PART ONE: The Set-Up
Legions of artists fantasize about The Perfect Studio. Whatever the particular siting, configuration and appointments, it comes down to it being a vortex of personal creative energy where the conduits of genius become pure and we are blissful.
I’ve walked around a few incredible art-making habitats, many with zen views, which gave my artist’s soul the same frissons as Disneyland’s Peter Pan’s Flight did for me at age 6.
After the thrills, though, come the tidal waves of malicious envy followed by the dirty backwash of self-admonition: “A lot of artists don’t have any studio at all!” The Voice nags. So I go clean and rearrange one more time, dutifully attempting to bloom where I’m planted.
Sometime late last year I got a case of INeedABetterStudio-itis that was not induced by envy or guilt, but by a strong re-conceptualization of how I work best. I noticed things go better for me in my creative space when:
1. It has an open feeling with largish work tables and good task lighting.
2. It has dedicated places for tools, supplies, and other necessaries and they are clearly labeled.
3. I have separate areas for wet clay forming, bone dry and bisque work, and for decorating and photographing work.
4. Deep storage and side activity supplies are not visible.
5. It is inviting and pretty easy to keep clean.
6. There’s a private feeling, separate from my household.
Those were the qualities that I kept seeking in the yellow space, a large back bedroom located off the laundry/pantry pictured below. But, I was asking too much of it. I wanted it to be an active studio as well as a major seasonal storage area, a photography studio, an Etsy Shop inventory and shipping area, a place to stage and prep my outside-the-studio teaching and volunteer projects, an art reference file cabinet and a mini meditation hall. No wonder I had no lasting success in wrassling it into a dream studio!
It was clear, though, that I would not be moving off-site, out in the yard or be converting the living room. What, oh what to do besides more Sisyphean tidying? Eventually it occurred to me I could switch out two rooms by moving the active studio around the corner and down the hall to the off-the-beaten-path red room, taking only the necessaries with me and leaving the other functions behind to be joined by the exercise equipment.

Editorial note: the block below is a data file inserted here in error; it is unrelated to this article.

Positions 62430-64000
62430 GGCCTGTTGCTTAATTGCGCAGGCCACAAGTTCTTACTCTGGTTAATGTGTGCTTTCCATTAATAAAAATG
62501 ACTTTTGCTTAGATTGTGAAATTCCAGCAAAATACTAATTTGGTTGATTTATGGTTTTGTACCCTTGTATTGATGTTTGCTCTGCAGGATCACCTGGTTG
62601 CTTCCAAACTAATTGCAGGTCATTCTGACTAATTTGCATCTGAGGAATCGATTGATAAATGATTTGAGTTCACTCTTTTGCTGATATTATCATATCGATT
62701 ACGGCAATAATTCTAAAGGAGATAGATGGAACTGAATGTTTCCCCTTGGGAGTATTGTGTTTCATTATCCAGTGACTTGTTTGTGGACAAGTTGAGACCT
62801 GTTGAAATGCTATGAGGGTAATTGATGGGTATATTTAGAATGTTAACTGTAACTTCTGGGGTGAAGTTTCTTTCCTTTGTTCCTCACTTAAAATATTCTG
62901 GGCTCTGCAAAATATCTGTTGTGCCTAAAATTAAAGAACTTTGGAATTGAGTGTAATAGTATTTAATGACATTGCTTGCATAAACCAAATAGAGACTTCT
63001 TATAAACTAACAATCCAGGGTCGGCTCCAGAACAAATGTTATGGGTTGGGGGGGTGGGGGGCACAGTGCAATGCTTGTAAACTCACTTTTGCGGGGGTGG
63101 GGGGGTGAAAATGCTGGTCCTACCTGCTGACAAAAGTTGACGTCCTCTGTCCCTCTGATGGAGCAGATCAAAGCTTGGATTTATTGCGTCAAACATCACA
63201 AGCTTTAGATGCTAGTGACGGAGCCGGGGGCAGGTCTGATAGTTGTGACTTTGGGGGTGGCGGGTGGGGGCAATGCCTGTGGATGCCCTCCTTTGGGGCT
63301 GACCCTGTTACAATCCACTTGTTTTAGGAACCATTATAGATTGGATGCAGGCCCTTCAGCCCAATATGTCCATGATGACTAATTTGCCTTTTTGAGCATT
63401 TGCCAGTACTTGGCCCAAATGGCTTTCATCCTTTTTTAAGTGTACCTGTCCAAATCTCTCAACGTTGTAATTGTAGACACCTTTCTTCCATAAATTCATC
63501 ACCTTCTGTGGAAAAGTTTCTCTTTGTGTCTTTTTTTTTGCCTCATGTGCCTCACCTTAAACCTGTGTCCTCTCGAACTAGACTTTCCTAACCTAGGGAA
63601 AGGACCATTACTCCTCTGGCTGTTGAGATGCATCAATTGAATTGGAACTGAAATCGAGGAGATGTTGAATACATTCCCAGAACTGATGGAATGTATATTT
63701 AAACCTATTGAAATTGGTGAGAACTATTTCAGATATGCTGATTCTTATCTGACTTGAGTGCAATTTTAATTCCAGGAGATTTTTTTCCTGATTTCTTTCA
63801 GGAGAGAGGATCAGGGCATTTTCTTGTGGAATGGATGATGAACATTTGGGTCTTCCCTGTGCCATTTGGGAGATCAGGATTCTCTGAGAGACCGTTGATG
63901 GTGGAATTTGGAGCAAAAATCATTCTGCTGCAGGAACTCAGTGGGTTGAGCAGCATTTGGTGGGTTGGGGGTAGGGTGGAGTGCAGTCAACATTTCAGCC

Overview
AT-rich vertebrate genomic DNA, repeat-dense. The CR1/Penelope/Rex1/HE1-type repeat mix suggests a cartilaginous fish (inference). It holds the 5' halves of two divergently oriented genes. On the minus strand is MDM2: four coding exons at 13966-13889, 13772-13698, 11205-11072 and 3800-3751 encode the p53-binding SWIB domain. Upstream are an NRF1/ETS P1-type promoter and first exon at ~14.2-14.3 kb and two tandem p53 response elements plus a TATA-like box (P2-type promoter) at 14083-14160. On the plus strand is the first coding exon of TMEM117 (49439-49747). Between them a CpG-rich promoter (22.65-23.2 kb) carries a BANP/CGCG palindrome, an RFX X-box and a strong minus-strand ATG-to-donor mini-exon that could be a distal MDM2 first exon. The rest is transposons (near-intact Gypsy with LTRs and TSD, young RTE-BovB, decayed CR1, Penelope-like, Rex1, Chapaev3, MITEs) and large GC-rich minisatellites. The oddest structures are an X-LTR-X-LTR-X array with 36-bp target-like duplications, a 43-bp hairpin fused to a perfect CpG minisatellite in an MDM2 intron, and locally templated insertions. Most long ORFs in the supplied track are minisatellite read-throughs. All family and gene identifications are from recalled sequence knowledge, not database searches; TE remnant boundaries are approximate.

And that is what I did. See the just-moving-in shot at the top of the post.
A few weeks later, I performed a dedication ceremony thanking “the divine cockeyed Genius assigned to my case“, by clearing and blessing the newly-born space.
PART TWO: The Never-ending Conclusion
As I continue to pay attention to what I need in my studio (to make it vortex of personal creative energy by opening the purest conduits to genius and thereby fostering my ultimate bliss,) I make adjustments.
I stand when I work, so I propped the tables up on bedrisers and topped them with HardieBacker board, a smooth and durable work surface. As a bonus, the higher tables make the storage beneath them accessible without groveling.
I can reach everything on all the shelves, no footstool required, and I am able to keep stuff nearest to its likely use.
I swung the decorating table 90 degrees to create more elbow room, found sturdy, stackable clementine boxes to hold everything on the shelves and labeled them, got rid of the odd-shaped wareboards, threw out the broken and moldy and gave away anything not often used.
Albert Einstein, an earthly genius, said, “Things should be made as simple as possible, but not any simpler.” In the spirit of simplistic balance, I am scrutinizing my remaining tool collection and questioning why I have 8 cut-off wires, 16 needle tools, 23 ribs, dozens of similar wooden modeling tools, a deep drawer full of sponges and a whopping 212 brushes – I just counted them!
I think the bulk of these need to go. They are going.
In practice, I only use about 20 favorites from all categories, which I keep handy on my right side along with my water tub, spray bottle, sponges, hand towel, brushes, slip container, and a cache of beloved sticks, straightedges and dowels. It’s an artist’s version of a mise en place, which works really well and I have begun to hone.
I now drive a custom cockpit of ceramic creation. Here’s a non-action shot (because an action shot would be less clear.)
My entire studio is becoming a pretty decent personal version of Japanese workplace organization called 5S Methodology
1. Sorting (Seiri)
2. Setting in order (Seiton)
3. Shining (cleaning) (Seiso)
4. Standardizing (Seiketsu)
5. Sustaining the discipline (Shitsuke)
There are three other Ss that accompany this methodology: Safety, Security, Satisfaction. While they mean something different for factories and schools, I see them more as positive emotive qualities, emanating from the newly organized and clean space, helping me feel professional by fostering my sense of privacy, comfortable confidence and pleasure in my craft.
It’s a practice, this studio functionality perfection biz, but, I swear, now that I don’t need to kick a fire lane in to the work area every time I enter, only to stand there both fog-brained and hyper-distracted – essentially pre-defeated by the disarray – I’m making better art and having a way better time at it too.